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Green guidelines point to changes in multifamily agency financing

By Drew H. McCreery
Technical Director,
Partner Engineering and Science, Inc.

The Federal Housing Finance Agency (FHFA) has announced reduced multifamily lending caps by over four percent in 2018 versus 2017. Green Finance programs, however, are one of the cap-excluded categories.

Fannie Mae and Freddie Mac have continually updated their Green Financing incentives and guidelines to make these programs more streamlined and enticing to new borrowers.

As a result, they have recently been some of the most robust lending programs in the commercial real estate industry.

Agency lenders and borrowers will continue to find no shortage of multifamily opportunities, in addition to taking advantage of the many established benefits to green financing.

These include: preferred pricing, higher underwritten net operating income (NOI) and value (such as tenant and owner paid utility bill savings), additional loan proceeds, and energy study cost reimbursement (up to $3,500 for Freddie Mac and Cost of High Performance Building Module for Fannie Mae).

With the help of a knowledgeable, experienced environmental consultant, borrowers and lending agencies can take advantage of affordable housing incentives if they meet new green program guidelines.

Improvements financed through the program must result in more water or energy efficiency savings (borrower can pick either) than previously required.

Fannie Mae has increased savings thresholds from 20 to 25 percent.

In addition, they require specific forms mandated by Fannie Mae (4099h) to be submitted to the client along with a green report, and introduced some changes to the high-performance building report, including decreased site visit sampling and additional water flow rate bag testing.

Freddie Mac, on the other hand, now requires even greater efficiency numbers, from 15 percent owner-paid savings to 25 percent whole property savings, introduced a new Form 1106 that must be submitted to clients along with a Green report, and implemented some changes to the green assessment report, including increased site visit sampling and no minimum spend or vintage requirement.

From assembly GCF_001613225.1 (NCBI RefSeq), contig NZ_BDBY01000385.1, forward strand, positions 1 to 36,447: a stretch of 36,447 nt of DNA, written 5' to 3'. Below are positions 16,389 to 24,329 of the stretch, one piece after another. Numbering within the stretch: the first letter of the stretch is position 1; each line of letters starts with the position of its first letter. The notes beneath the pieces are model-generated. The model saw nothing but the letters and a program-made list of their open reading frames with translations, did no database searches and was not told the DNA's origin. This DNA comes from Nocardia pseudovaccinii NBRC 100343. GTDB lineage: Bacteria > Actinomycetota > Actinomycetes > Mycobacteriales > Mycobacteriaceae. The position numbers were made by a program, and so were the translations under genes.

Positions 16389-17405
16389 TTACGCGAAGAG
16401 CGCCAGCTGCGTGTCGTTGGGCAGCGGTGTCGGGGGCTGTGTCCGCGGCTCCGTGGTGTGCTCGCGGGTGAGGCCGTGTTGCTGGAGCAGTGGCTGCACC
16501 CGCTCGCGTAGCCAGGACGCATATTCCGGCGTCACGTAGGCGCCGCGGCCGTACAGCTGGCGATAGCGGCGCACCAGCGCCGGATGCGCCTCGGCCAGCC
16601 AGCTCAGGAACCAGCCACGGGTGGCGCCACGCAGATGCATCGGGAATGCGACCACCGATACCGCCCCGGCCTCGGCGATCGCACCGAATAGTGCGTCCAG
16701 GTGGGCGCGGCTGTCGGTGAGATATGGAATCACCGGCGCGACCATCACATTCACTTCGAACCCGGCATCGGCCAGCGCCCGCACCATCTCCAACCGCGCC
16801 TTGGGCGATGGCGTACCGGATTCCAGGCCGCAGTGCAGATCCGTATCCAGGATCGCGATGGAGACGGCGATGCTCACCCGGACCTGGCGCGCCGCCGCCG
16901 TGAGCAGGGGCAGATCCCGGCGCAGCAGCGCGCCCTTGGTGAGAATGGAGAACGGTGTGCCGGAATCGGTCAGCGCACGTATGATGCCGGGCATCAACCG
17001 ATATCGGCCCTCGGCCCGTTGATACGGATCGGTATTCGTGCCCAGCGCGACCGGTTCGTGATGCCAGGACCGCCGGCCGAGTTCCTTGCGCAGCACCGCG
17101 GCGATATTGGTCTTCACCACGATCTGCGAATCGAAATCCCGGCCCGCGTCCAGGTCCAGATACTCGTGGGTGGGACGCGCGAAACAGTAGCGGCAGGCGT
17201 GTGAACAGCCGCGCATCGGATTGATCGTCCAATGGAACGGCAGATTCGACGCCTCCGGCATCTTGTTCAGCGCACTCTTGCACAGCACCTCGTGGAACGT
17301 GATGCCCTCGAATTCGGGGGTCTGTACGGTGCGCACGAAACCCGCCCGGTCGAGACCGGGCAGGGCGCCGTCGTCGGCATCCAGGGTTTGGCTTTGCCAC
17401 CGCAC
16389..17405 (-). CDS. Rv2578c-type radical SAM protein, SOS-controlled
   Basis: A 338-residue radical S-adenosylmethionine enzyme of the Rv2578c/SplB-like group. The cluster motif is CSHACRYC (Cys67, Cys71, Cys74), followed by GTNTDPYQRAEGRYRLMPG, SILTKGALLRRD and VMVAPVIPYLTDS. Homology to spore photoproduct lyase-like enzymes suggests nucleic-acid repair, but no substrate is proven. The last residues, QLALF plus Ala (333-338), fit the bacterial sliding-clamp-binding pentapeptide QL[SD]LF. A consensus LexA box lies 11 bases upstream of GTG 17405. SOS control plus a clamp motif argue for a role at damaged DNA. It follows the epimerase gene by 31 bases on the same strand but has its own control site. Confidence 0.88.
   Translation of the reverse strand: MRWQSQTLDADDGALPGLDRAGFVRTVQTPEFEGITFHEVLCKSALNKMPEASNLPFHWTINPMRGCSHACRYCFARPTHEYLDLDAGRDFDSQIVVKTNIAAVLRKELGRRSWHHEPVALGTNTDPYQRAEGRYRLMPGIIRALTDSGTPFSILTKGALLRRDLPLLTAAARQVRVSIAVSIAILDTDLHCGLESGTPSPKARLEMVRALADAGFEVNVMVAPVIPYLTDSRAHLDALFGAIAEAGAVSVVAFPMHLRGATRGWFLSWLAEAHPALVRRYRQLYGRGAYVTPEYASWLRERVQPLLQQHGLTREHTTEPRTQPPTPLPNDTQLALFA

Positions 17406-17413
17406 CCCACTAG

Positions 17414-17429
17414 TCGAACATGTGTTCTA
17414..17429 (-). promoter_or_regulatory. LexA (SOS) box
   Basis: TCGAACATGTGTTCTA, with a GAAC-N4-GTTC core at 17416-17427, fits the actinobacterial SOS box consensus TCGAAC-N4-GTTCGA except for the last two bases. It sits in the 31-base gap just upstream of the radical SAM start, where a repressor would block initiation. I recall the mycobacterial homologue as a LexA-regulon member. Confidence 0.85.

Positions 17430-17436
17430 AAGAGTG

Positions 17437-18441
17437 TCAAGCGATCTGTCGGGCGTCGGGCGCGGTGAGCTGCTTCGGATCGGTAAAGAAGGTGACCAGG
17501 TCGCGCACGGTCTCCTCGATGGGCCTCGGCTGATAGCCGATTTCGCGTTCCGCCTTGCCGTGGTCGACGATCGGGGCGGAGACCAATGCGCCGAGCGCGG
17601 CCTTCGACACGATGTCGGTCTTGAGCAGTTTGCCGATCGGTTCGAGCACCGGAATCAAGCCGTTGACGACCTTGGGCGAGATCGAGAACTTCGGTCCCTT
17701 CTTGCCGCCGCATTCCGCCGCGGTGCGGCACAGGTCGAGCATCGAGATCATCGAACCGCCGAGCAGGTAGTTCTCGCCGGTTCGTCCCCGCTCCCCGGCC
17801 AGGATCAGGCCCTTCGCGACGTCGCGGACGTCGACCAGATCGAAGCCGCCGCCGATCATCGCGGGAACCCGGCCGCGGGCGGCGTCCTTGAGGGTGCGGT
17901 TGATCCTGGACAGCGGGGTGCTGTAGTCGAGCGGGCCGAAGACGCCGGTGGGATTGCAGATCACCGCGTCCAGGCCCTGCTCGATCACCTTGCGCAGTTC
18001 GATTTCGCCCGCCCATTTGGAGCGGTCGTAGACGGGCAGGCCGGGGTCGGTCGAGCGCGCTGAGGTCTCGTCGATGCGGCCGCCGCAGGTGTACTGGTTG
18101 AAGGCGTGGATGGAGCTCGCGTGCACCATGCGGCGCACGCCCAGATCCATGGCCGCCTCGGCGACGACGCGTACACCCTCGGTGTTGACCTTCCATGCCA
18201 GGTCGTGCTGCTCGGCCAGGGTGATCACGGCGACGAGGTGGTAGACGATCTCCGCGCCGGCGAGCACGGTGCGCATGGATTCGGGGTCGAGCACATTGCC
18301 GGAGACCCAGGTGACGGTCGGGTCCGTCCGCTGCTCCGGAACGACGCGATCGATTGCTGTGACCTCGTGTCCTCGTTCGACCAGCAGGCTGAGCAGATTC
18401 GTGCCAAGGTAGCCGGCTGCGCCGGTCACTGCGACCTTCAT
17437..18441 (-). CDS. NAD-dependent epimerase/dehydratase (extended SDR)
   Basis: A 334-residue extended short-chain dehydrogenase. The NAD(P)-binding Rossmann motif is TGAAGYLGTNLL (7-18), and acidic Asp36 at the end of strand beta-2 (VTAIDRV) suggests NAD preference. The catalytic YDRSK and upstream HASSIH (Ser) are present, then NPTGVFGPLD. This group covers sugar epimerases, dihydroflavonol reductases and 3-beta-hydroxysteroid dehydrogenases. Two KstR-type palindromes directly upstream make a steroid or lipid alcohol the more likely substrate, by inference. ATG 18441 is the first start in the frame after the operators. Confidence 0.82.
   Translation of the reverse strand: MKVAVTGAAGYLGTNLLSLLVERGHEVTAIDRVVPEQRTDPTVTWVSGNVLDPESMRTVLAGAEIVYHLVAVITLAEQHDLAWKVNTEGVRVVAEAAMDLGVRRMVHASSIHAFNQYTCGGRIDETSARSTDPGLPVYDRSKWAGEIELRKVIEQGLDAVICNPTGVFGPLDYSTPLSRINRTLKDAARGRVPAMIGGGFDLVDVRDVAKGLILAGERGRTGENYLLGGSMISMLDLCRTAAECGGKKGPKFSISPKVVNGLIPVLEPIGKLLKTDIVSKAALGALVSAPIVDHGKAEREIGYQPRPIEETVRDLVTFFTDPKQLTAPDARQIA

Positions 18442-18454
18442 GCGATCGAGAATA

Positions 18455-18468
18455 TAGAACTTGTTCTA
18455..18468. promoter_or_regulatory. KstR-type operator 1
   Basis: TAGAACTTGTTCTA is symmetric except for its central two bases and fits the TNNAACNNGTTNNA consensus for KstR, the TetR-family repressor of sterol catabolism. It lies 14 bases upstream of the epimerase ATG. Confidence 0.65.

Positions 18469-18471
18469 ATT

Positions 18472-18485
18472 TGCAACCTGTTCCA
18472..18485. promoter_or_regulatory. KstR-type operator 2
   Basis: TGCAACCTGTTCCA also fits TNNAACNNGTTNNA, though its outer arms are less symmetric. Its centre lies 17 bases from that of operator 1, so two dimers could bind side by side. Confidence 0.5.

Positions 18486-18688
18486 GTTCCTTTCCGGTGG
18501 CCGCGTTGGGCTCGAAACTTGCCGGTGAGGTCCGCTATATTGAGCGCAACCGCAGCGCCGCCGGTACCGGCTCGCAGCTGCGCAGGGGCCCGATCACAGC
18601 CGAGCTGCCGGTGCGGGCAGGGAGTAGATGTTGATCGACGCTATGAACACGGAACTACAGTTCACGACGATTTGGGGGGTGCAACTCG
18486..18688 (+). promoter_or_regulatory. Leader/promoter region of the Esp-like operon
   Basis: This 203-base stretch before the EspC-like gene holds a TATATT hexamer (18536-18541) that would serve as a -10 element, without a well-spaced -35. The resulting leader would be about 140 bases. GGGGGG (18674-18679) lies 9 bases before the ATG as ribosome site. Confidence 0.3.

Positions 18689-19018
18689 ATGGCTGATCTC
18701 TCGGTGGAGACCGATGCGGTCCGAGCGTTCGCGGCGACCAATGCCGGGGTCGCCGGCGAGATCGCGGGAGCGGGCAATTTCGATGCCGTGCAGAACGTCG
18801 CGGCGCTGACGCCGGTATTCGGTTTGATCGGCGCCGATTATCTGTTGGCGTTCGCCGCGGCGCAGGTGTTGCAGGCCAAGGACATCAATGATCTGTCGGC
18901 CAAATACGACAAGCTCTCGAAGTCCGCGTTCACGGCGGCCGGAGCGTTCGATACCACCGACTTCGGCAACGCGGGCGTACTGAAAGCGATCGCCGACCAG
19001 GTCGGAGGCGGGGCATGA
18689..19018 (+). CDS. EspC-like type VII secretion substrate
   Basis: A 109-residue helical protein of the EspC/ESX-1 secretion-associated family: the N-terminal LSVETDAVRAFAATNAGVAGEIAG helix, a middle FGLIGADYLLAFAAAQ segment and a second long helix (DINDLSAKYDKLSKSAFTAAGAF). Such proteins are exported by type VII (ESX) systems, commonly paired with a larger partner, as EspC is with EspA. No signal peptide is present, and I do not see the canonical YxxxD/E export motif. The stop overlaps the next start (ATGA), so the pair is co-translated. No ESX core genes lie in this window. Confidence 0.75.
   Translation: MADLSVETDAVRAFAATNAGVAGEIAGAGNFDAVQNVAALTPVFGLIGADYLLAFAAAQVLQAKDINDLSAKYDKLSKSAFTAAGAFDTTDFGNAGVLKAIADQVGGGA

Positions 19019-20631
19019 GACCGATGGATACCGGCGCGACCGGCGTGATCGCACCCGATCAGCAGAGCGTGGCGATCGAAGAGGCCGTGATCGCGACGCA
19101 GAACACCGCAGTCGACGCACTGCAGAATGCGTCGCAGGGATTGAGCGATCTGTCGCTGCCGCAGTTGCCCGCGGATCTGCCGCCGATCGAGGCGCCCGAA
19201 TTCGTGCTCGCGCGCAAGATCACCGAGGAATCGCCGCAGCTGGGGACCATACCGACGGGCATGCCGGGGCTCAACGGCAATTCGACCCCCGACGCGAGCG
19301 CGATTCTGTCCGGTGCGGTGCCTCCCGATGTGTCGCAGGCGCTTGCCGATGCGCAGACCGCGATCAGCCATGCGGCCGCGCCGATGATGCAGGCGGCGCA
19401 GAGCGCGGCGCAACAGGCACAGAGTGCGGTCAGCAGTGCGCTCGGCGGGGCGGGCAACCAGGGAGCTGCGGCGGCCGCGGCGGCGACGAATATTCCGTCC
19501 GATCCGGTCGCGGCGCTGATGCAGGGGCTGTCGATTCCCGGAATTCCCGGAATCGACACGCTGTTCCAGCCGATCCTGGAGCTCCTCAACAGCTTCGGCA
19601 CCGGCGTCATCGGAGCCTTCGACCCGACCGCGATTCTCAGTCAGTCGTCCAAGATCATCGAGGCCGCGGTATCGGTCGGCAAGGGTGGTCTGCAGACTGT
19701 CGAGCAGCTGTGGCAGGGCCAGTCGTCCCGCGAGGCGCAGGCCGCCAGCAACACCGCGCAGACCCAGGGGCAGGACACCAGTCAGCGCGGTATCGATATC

For both programs, there is no minimum spend requirement per unit, and partial implementation is possible, but 100 percent of selected energy and water efficiency measure (EWEM) costs must be escrowed and improvements completed within 12 months.

The process for utility bill review and report formulation remains the same. It involves obtaining client questionnaires and utility data, which are then paired with comprehensive site visits and internal analysis, generation of an ENERGY STAR score and an energy and efficiency model.

Energy efficiency experts can navigate the intricacies of these requirements to achieve the highest efficiencies.

They can then strategize to help multifamily lenders and borrowers take advantage of the green lending programs, save water and energy, and improve the NOI of their buildings.

Benchmarking is required for both Fannie Mae and Freddie Mac to report energy performance metrics through the ENERGY STAR portfolio manager.

This includes an entire calendar year of utility consumption data for the whole property (both owner and tenant paid), including gas, electric, purchased fuels and water/sewer.

This recurs annually for the life of the loan for Fannie Mae, and for four years annually for Freddie Mac loans. A good consultant can do this on behalf of clients if utility data is provided to ensure compliance and reducing paperwork hassle.

How these changes could impact multi-family deals for borrowers and developers depends on the existing conditions.
Other factors include geography and the vintage of the property, but the biggest impact is the current condition of the existing site.

What is the flow rate of water for fixtures and toilets? What efficiency measures (if any) have already been implemented? What building requirements were applicable in the year the structure was built?

Based on average existing conditions from historical data, EWEMs such as kitchen and bathroom aerators, showerheads, and toilets, it is possible to get over 25 percent energy savings from minimal installation cost per fixture that adheres to per unit Green Financing guidelines.

But it does probably require commitment to multiple installations and more EWEMs than current underwritten green loans. Additional measures that can be implemented include dishwasher and clothes washer replacements and on-site irrigation improvements, as well as whole property lighting improvements.

Fannie Mae has also introduced a new program called Healthy Housing Rewards for affordable housing new construction.

It provides basis point interest rate reduction on properties with health-promoting design (15 bps) or enhanced resident services (30 bps). Health promoting design includes playgrounds, fitness equipment, tobacco-free environments, green spaces, and more.

Enhanced resident services include health and wellness programs, day care, food access, youth and education programming and job training.

While all property owners and investors can greatly benefit from benchmarking and efficiency building upgrades, this is a requirement for Fannie/Freddie multi-family loans.

As regulations and compliance expand, it is more crucial than ever to engage with a certified, experienced energy and sustainability consultant to ensure a successful transaction and to maximize long-term asset value.

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